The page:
Ben H. Winters recently won the Philip K. Dick Award for his novel Countdown City. The PKD Award website states that award is for distinguished original science fiction published in paperback for the first time during 2013 in the USA. Well done Mr. Winters!
Countdown City is the second book in The Last Policeman trilogy. The third book, World of Trouble, is slated to drop on July 15th, 2014. The first book was The Last Policeman and it came out during May, 2013.
Post-apocalyptic books have long been a popular sub-genre in science fiction. The Earth Abides by George Stewart. On the Beach by Nevil Shute. Readers (such as myself) love ‘survivor’ fiction. What if I was able to survive a zombie apocalypse? What if I was chosen to live in a silo underground while the world above me melted? In these books, you get to imagine yourself the hard to kill hero.
But Ben H. Winters is dipping his pen in a far less trafficked sub-genre, that of pre-apocalyptic fiction.Obviously, Winters isn’t the first to do so. In fact, it seems to be a growing sub-genre.While drawing on the same tropes and plot devices as post-apocalyptic fiction, the pre-apocalyptic novel brings forth different emotions. You’re replacing desperation and survival with dread and hopelessness. I find the emotional crux of pre-apocalyptic novels to be stronger (or perhaps I’ve read so many damn zombie novels I’m growing immune to desperation and survival). Maybe this is why I enjoy Winters’ novels so much.
The first book, The Last Policeman, introduces us to the trilogy’s hero, Detective Hank Palace. Humanity has six months until a massive asteroid strikes the earth and causes a mass extinction event. The threads of society are barely clinging together. There is still a patchwork of a police force. Commerce struggles along. The rule of law still holds firm. Hank’s way of dealing with the impending doom is to dive into his work, so he investigates a suicide believing it to be a murder to the dismay of his squad.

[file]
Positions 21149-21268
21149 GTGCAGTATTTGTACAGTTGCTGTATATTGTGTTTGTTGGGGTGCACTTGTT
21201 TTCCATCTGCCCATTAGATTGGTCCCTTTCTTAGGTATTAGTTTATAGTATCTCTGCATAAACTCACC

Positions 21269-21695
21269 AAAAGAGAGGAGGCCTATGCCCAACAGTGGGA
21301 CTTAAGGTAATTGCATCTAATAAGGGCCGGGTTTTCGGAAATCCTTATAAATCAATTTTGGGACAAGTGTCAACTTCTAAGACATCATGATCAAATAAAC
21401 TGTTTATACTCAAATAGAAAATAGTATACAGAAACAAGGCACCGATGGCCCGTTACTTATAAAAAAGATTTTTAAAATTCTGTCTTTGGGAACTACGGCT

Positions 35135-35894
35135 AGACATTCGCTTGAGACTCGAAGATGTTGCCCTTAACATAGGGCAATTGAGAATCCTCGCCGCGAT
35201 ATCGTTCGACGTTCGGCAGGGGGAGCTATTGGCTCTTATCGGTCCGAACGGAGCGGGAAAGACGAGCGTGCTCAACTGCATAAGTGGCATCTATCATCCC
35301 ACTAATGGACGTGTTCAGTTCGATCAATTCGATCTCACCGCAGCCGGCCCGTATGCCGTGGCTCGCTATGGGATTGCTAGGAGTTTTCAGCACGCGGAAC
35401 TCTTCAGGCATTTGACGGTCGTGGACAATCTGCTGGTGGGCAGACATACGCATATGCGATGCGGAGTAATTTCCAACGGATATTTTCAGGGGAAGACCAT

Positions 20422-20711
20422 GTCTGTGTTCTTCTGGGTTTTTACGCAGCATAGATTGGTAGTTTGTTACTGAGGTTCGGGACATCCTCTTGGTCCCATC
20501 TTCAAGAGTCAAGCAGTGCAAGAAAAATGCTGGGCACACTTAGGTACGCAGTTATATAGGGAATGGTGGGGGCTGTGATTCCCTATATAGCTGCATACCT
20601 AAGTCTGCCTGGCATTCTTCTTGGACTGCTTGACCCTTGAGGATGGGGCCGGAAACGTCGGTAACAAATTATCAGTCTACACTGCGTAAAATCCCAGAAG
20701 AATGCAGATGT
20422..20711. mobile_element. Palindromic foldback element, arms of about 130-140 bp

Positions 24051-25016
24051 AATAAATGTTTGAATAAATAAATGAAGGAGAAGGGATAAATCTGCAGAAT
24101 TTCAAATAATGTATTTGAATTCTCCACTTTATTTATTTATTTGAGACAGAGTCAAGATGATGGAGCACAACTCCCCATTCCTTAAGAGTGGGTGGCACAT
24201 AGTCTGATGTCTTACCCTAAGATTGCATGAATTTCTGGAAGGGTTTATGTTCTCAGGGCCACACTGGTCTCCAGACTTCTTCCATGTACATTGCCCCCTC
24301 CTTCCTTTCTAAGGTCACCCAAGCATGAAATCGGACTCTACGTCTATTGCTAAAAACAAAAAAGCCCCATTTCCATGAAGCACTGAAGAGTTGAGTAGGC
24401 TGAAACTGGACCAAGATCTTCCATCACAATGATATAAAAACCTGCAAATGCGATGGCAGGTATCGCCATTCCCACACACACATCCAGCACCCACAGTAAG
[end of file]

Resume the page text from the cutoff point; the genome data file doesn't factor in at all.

The Last Policeman is fantastic. It is a study in building mood as tension. As the asteroid draws closer, society begins to crack. Yet Hank keeps pressing forward until he solves the case.
The second book, Countdown City, jumps forward in time. 77 days until the asteroid makes impact. By now, things are grim. The police force has disbanded. The military no longer patrols the streets to keep the peace. The threat of all out violence bubbles under the story.
Hank finds himself pulled into a missing persons hunt when his old babysit requests his help in finding her disappeared husband. Because he can’t shake his policeman urges, and the fact that he wants to help his babysitter friend, he agrees. Things are more dangerous for Hank. He no longer has authority. People are becoming less friendly. Imminent death is bringing out the worst in humans.
Winters’ second book is less tightly plotted than the first. I’ve seen that as a common complaint against the novel. I halfway feel that this was intentional. The world is becoming unraveled, after all.
By the end of the second book, we’re dealing with water shortages, escalating violence, conspiracy theories, desperate immigrants, how we deal with mortality, and family issues. Winters juggles it all deftly.
I can’t wait to see how Winters finishes the story of Hank Palace and the asteroid marked to destroy Earth. I look forward to July.